Charity chief quits government welfare panel over incapacity tests
The head of a mental health charity has left a government panel implementing changes to the welfare system, describing them as "deeply flawed".
Chief executive of Mind Paul Farmersays he quitbecause ministers refused to listen to his criticism of the current fitness-to-work test.
But the employment minister said Mr Farmer was asked to leave after Mind began legal action over the tests.
They determine if people are eligible for Employment Support Allowance (ESA).
ESA became the new benefit on 31 March 2011 for all new claimants who are unable to work due to incapacity or illness.
The government iscurrently reassessing all those seeking to claim it,and says that of the first 141,000 reviewed, 37% are fit to work.
Unions, however, say the test is designed purely to move people off benefits, "whatever the cost".
Mr Farmer told the BBC the 37% figure was "likely to be overstated" and he had resigned because his concerns, as part of the four-person advisory panel, were not being "appropriately listened to".
"The test itself is not fit for purpose. It's extremely crude," he said.
Some 50% of people deemed fit to work have appealed against the decision and 50% of those have been successful, Mr Farmer said.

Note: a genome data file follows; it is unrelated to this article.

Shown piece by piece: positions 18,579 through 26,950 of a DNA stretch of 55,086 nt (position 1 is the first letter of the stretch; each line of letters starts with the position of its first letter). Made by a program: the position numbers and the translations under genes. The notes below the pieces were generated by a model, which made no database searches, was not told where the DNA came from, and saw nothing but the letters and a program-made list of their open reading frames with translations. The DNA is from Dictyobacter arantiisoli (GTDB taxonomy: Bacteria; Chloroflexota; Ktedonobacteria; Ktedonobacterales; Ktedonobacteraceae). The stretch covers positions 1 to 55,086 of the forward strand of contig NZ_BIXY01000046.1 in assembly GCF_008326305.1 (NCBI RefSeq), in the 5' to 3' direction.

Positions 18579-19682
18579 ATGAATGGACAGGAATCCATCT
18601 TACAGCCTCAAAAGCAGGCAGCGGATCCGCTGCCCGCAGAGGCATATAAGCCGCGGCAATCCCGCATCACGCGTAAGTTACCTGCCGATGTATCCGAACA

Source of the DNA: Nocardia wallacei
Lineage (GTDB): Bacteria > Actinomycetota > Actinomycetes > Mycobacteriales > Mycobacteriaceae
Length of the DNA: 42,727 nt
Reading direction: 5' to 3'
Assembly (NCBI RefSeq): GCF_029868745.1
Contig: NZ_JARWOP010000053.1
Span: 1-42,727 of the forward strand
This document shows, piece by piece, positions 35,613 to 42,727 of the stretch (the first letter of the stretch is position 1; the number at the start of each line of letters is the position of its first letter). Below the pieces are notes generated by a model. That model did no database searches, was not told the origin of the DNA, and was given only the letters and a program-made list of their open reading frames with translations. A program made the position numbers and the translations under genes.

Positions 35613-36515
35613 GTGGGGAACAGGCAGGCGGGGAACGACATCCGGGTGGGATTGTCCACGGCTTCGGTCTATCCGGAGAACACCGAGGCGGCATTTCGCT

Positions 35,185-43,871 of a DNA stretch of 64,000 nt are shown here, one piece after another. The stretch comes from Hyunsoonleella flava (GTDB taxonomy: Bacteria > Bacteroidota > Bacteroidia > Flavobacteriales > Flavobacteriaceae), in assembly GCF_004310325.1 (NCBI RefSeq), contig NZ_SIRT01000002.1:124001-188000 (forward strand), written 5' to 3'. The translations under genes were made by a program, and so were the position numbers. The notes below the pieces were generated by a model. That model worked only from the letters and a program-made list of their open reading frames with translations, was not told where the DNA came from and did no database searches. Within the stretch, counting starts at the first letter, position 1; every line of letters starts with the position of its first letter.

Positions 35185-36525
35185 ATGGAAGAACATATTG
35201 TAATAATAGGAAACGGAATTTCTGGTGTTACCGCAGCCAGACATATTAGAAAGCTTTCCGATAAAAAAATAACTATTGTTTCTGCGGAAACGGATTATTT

"So this is costing huge amounts of money to the country, but more importantly it's causing huge amounts of distress to people with mental health problems."
Mr Farmer said if the process was "more supportive and less terrifying for people" then his charity "would recognise that a lot of people with mental health problems do want to work".
"But we would much prefer that, especially given the current economic situation where there are not many jobs available for people, particularly those people with disabilities, that this process was slowed down, got right, so that people felt it was fair."
He added: "The Work Capability Assessment really is letting people down... so it's not right for me to be seen to be associated with it."
Employment minister Chris Grayling told the BBC he was informed last week "very much out of the blue" - and to his "surprise and disappointment" - that Mind had begun legal proceedings against his department to try to stop the testing process.
If the legal challenge was successful, he said, it would "bring to a grinding halt" reassessments of existing claims and assessment of new claims. He said this would mean the government would have to give new claimants access to benefits "without conditions".
"Now Mind are, of course, entirely entitled to be involved in taking legal action against us," he said. "But it's difficult to see how somebody can be chief executive of an organisation that's doing that and - at the same time - be advising our independent review on this whole process."